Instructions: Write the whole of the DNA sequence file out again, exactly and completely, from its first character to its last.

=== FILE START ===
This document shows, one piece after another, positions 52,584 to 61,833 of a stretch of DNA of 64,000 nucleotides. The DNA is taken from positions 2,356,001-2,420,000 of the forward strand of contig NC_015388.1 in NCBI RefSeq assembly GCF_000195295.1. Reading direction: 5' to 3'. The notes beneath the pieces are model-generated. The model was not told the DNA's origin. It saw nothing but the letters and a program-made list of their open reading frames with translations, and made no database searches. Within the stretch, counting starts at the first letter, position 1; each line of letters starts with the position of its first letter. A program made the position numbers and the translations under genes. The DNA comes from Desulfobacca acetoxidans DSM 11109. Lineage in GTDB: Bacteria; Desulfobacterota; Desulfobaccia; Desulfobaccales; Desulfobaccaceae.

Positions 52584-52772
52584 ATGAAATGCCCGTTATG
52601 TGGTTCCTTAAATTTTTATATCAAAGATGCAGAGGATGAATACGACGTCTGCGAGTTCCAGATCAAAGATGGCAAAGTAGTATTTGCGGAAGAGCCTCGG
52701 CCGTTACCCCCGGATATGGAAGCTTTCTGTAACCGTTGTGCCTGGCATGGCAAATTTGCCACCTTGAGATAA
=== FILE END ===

This document shows, one piece after another, positions 52,584 to 61,833 of a stretch of DNA of 64,000 nucleotides. The DNA is taken from positions 2,356,001-2,420,000 of the forward strand of contig NC_015388.1 in NCBI RefSeq assembly GCF_000195295.1. Reading direction: 5' to 3'. The notes beneath the pieces are model-generated. The model was not told the DNA's origin. It saw nothing but the letters and a program-made list of their open reading frames with translations, and made no database searches. Within the stretch, counting starts at the first letter, position 1; each line of letters starts with the position of its first letter. A program made the position numbers and the translations under genes. The DNA comes from Desulfobacca acetoxidans DSM 11109. Lineage in GTDB: Bacteria; Desulfobacterota; Desulfobaccia; Desulfobaccales; Desulfobaccaceae.

Positions 52584-52772
52584 ATGAAATGCCCGTTATG
52601 TGGTTCCTTAAATTTTTATATCAAAGATGCAGAGGATGAATACGACGTCTGCGAGTTCCAGATCAAAGATGGCAAAGTAGTATTTGCGGAAGAGCCTCGG
52701 CCGTTACCCCCGGATATGGAAGCTTTCTGTAACCGTTGTGCCTGGCATGGCAAATTTGCCACCTTGAGATAA